After trying unsuccessfully to reach the defendant by phone (RT 17:21-22), USPO Bartfalvi and her partner, USPO Deborah Valenzuela, went to his home on 1/31/19 to find him. (RT 21:3-4; 22:9-11) Officer Bartfalvi made contact with the defendant's sister and was told that the defendant was not home. (RT 21:15-18) Officer Bartfalvi left her business card and asked the sister to have the defendant contact her. (RT 22:1-3) As the officers were leaving, they saw the defendant drive up and park. (RT 23:14-18) The officers turned around and pulled their vehicle up alongside the defendant's truck. (RT 24:5, 16-17) He was out of the truck by then. (RT 24:17-18)

         USPO Bartfalvi spoke to the defendant through the open window of her vehicle. (RT 25:13-15) Mr. Lizarraga explained that he had changed his phone number and did not have the officer's phone number. (RT 25:20-21) He reached into the driver's side truck window to retrieve his cell phone so he could provide his new phone number to Officer Bartfalvi. (RT 26:3-5, 12-13, 18-21) Her vehicle was parallel to his vehicle. (RT 66:11-14)

         When the defendant reached into the truck Officer Bartfalvi saw him pick up a gun from the center console and place it on the driver's seat. (RT 27:7-12) The defendant used his right hand to pick up the black handgun, which the USPO saw “fairly” clearly. (RT 28:8, 11-12, 16) She was extremely close to Mr. Lizarraga when he reached into the truck. (RT 65:4-6) His back was to her. (RT 65:7-9) The officer was still seated in her vehicle when she saw the gun. (RT 65:11-15)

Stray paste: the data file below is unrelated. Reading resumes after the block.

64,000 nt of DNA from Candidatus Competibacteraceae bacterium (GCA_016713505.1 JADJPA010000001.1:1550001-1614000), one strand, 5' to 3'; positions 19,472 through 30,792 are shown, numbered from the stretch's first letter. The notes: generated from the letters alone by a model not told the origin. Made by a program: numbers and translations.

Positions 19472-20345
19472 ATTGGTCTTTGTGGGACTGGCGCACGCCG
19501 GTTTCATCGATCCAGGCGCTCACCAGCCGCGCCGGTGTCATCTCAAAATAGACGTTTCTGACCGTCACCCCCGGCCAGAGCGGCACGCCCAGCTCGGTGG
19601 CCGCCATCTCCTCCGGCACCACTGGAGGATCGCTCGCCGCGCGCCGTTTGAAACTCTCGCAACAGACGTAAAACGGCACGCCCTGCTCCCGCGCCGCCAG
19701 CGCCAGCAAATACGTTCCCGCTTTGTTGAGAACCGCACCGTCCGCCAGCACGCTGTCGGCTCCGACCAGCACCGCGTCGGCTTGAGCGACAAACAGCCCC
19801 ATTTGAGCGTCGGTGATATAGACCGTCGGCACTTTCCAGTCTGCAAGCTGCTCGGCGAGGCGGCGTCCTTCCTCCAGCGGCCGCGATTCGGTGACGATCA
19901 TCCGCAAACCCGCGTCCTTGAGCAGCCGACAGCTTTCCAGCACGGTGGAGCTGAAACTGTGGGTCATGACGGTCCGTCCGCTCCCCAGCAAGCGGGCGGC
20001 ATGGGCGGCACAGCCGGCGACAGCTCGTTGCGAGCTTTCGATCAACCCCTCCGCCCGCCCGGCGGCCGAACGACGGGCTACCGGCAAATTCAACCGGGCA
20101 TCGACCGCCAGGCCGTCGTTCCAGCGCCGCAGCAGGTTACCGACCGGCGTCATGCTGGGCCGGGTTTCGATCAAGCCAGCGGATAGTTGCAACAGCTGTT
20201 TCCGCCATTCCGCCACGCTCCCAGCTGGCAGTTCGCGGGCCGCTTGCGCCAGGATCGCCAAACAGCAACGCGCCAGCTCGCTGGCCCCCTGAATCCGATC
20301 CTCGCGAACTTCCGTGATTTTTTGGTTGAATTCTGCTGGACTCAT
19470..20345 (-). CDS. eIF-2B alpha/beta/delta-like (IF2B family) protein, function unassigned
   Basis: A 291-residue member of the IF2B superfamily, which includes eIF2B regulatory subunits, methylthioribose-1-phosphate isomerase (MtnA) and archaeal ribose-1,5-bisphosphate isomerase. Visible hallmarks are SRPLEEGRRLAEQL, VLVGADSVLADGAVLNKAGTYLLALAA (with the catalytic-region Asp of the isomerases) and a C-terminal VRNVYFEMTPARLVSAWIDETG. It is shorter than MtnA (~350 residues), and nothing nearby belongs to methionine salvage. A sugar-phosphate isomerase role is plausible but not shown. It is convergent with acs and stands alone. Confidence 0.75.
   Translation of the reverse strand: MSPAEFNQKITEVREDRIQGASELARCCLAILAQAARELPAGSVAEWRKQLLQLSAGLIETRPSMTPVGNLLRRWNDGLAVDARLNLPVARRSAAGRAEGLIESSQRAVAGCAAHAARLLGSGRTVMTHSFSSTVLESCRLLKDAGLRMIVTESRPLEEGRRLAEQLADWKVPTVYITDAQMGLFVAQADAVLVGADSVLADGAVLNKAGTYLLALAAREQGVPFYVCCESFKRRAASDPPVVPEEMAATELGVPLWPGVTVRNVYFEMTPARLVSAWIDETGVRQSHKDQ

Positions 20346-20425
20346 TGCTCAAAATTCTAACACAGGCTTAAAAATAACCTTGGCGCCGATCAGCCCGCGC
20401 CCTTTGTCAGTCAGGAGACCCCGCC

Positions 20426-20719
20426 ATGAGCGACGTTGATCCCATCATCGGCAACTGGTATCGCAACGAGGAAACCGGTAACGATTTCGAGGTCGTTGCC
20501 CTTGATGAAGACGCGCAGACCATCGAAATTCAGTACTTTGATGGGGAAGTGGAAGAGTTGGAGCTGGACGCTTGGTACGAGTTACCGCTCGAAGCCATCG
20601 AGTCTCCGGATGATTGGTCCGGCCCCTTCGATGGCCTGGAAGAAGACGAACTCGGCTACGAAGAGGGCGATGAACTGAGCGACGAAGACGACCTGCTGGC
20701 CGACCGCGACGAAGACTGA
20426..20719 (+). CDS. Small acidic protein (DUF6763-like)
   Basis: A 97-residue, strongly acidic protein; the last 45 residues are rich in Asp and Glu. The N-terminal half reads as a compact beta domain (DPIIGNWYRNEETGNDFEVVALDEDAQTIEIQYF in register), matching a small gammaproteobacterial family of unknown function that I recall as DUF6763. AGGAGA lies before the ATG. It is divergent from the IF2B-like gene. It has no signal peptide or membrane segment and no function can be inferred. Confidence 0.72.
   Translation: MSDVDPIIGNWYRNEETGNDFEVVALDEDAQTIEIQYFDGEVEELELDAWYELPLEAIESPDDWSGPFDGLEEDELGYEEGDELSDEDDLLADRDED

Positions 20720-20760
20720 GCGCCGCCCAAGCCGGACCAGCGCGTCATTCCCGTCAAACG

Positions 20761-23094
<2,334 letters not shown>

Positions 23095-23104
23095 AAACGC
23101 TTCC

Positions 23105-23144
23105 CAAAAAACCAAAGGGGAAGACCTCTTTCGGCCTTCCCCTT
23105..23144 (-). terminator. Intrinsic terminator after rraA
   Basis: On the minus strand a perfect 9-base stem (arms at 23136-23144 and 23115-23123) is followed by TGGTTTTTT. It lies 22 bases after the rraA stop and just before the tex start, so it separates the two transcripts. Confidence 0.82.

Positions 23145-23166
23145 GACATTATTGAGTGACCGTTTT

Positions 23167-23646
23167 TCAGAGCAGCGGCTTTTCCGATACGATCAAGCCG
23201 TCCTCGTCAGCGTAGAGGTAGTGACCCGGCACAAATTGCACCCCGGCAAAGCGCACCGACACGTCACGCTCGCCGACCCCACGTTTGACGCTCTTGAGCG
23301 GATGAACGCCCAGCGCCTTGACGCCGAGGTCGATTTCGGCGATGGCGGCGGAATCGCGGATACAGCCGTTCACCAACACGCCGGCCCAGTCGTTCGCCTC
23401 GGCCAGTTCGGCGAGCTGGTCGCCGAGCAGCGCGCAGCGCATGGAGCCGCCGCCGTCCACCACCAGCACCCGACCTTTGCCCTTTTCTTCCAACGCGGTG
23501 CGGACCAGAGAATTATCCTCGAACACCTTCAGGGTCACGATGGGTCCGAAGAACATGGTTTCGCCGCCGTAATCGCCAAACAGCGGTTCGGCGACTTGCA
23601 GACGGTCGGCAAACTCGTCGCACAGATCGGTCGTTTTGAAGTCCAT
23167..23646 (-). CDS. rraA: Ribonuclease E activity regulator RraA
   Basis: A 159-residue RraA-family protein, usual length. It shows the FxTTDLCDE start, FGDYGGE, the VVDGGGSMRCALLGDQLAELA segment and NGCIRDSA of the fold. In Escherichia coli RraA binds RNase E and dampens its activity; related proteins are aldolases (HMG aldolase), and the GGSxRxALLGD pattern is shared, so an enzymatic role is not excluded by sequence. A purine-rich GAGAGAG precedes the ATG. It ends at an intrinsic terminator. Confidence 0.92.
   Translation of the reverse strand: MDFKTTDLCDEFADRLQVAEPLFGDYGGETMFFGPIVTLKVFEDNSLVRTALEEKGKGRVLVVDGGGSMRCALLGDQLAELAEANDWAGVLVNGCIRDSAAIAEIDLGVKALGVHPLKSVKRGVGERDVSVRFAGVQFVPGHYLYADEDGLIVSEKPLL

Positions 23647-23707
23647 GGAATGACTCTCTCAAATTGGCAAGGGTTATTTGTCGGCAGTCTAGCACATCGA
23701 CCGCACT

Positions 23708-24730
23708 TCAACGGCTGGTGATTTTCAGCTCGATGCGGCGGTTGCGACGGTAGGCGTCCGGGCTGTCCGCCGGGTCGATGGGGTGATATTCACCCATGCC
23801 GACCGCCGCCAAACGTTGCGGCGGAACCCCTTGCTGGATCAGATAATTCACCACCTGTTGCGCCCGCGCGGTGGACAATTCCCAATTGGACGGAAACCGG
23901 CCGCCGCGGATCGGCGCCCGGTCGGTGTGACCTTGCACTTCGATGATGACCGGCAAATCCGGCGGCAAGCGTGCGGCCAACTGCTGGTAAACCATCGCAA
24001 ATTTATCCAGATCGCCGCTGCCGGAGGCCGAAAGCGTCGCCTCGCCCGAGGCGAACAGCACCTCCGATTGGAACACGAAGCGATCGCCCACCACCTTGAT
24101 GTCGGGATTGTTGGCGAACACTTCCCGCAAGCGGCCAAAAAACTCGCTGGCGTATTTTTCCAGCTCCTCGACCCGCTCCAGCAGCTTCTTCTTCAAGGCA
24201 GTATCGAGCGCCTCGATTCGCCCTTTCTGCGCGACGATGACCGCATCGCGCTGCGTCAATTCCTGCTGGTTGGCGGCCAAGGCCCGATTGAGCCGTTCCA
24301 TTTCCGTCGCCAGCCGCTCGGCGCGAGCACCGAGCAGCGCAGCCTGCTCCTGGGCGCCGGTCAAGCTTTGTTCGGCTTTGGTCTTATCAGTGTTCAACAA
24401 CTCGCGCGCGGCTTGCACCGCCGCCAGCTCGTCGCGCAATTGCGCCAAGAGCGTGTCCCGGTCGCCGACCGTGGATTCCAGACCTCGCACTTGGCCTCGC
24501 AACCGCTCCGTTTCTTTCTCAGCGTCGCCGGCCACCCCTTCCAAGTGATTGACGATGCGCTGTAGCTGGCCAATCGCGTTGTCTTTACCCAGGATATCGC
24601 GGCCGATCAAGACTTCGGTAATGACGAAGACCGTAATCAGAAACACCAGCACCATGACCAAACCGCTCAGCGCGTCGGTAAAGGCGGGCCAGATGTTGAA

The gun was not a revolver but she only saw it for a second or two so Officer Bartfalvi cannot say what kind of gun it was. (RT 62:8, 12-13, 22-24) At that time she was watching the people outside the house, the defendant, traffic and her partner. (RT 67:2-7)